MCDC recognizes and respects the covered individual’s right to privacy and the need for confidentiality and autonomy. MCDC will maintain the confidentiality of a covered individual’s disclosure regarding harassment or discrimination to the extent allowed by law, and unless to do so would result in the threat of physical harm to any person and/or jeopardize safety within the workplace. When information must be disclosed to protect the safety of individuals, MCDC will limit the breadth and content of such disclosure to information reasonably necessary to protect the safety of the disclosing covered individual and others, and to comply with the law. To the extent possible, MCDC will provide advance notice to the individual who disclosed information if the disclosure must be shared with other parties in order to maintain safety. MCDC will also provide the individual with the name and title of the person to whom MCDC intends to share the individual’s statements and will explain the necessity and purpose regarding said disclosure. This statement should not be construed to require any covered individual to sign and adhere to non- disclosure agreements (NDAs), nor do the mandates of confidentiality laid out in this policy prohibit any campaign worker from speaking freely about discrimination, harassment, or intimidation that they experienced while working on the campaign.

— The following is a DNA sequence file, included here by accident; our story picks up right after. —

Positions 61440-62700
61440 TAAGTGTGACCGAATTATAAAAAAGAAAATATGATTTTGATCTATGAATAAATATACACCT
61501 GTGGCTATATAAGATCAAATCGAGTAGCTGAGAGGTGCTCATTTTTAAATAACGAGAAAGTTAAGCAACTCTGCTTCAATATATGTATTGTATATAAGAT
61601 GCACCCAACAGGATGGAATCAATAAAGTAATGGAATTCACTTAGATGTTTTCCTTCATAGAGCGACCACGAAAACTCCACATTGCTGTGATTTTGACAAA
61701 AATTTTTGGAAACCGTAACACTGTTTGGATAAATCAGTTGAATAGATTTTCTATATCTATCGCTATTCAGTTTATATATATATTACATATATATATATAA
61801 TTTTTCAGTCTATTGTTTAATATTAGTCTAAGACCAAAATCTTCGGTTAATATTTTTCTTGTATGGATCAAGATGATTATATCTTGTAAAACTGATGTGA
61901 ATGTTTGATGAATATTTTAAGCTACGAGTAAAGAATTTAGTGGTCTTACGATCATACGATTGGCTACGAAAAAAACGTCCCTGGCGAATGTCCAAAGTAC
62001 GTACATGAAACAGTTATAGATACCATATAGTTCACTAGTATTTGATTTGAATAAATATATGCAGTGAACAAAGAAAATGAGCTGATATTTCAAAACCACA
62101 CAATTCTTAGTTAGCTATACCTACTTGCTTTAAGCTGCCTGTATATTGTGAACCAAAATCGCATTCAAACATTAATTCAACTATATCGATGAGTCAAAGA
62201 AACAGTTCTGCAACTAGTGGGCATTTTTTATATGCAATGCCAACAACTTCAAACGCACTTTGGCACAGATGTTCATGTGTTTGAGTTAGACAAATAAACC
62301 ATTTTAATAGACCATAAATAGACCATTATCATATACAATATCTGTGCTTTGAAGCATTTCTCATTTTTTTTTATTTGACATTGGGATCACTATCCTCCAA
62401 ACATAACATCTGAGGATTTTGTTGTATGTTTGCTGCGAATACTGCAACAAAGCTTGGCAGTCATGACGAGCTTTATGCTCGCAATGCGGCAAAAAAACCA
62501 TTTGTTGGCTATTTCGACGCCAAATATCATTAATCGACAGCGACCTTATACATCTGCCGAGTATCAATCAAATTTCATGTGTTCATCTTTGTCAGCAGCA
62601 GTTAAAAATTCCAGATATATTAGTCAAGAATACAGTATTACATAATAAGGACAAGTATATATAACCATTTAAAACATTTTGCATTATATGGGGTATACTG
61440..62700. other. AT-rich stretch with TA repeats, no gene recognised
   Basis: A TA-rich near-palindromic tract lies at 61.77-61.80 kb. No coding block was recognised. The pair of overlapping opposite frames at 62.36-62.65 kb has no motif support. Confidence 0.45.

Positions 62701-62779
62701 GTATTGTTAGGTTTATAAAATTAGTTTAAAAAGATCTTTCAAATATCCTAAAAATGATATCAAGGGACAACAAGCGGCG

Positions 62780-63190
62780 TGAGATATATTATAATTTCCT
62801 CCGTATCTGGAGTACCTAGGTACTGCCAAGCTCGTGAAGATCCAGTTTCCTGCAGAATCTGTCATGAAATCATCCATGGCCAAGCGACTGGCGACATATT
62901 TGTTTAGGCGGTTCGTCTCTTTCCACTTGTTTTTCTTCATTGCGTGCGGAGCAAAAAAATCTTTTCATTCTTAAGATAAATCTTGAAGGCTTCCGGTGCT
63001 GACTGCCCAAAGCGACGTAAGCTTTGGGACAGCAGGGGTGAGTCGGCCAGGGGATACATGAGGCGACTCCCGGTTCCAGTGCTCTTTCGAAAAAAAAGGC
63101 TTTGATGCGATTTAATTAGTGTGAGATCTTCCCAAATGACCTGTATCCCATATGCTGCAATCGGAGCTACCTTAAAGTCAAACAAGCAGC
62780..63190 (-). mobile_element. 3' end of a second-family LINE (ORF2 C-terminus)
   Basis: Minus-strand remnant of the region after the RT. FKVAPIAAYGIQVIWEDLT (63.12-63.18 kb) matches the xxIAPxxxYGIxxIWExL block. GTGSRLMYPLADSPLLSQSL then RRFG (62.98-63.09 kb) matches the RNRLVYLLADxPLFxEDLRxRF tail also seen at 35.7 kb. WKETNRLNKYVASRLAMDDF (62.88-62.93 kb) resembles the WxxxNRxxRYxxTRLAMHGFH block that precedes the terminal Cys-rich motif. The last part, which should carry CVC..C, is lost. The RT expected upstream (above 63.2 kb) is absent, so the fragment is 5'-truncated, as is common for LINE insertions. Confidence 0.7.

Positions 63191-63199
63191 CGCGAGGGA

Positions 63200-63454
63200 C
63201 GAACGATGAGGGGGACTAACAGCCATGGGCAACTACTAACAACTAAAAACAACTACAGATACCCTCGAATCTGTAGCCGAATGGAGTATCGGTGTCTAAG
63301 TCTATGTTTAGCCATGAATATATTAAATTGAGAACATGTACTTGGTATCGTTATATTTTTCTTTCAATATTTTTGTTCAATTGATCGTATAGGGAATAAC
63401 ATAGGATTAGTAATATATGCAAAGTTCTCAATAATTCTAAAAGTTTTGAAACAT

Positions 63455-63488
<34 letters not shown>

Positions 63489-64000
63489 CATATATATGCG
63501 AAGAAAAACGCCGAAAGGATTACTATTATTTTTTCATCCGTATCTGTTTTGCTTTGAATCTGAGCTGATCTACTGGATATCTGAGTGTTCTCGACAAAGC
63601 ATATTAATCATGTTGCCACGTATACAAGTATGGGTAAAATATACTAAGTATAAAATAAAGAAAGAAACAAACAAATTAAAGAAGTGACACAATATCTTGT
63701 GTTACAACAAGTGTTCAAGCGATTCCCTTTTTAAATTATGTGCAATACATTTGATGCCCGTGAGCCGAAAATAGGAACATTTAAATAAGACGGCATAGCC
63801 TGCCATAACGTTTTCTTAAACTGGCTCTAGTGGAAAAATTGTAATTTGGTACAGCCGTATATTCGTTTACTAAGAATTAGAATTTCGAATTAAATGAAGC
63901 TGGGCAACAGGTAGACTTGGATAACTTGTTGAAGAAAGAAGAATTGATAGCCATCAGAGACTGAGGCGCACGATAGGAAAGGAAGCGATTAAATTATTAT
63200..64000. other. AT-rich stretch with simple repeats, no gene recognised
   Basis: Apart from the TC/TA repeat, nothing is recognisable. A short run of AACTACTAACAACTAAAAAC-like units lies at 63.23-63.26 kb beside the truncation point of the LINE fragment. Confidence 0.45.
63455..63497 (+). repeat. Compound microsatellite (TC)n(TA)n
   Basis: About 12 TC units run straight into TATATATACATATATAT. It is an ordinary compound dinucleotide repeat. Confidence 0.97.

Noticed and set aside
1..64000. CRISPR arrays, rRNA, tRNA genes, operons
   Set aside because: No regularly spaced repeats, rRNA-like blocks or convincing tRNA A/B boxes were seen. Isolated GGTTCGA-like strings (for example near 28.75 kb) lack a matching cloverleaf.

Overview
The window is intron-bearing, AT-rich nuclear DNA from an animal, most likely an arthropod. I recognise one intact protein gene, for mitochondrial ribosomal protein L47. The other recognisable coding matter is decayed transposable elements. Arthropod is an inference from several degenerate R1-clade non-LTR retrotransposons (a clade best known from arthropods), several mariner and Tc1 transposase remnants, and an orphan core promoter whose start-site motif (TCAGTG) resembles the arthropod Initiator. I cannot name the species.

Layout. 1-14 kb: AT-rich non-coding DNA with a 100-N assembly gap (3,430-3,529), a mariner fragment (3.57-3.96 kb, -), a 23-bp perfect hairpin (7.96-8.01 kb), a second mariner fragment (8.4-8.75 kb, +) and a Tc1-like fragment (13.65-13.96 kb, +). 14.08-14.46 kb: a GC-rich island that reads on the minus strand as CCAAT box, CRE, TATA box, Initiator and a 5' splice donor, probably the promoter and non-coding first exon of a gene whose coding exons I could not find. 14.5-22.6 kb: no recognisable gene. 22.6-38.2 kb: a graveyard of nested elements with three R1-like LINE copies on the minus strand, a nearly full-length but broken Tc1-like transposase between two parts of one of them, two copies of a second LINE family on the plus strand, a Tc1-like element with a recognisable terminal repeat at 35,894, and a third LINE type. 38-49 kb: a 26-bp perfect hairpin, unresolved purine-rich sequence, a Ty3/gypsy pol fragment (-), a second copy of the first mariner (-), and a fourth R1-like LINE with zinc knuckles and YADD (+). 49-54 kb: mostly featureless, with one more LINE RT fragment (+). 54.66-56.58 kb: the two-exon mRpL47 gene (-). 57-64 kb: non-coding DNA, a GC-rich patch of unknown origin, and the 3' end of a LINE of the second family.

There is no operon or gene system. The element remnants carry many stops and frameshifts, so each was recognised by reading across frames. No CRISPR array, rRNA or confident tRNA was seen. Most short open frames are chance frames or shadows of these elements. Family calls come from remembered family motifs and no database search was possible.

- Possible Outcomes from Violations
MCDC is committed to investigations that have just and fair outcomes. If an investigation reveals that a violation of this Policy occurred, the offender will be disciplined, but the punishment will be proportional to the violation, with repeat offenses receiving increasing discipline. MCDC will prepare and publish a matrix of the possible outcomes that will be imposed based on a range of behaviors and repeat offenses up to and including denial of campaign funds, denial of endorsement for elected or party office, and denial of the right to run under the party organization line.
MCDC will develop an appeals process that can be used by a party involved in the reported incident who does not agree with its resolution.
- Distribution of this Policy
This Policy will be:
- Discussed and signed onto by all covered individuals;
- Posted in all physical MCDC locations;
- Available on the MCDC website; and
- Distributed via internal communications, e-mail communications, listservs, or Slack channels.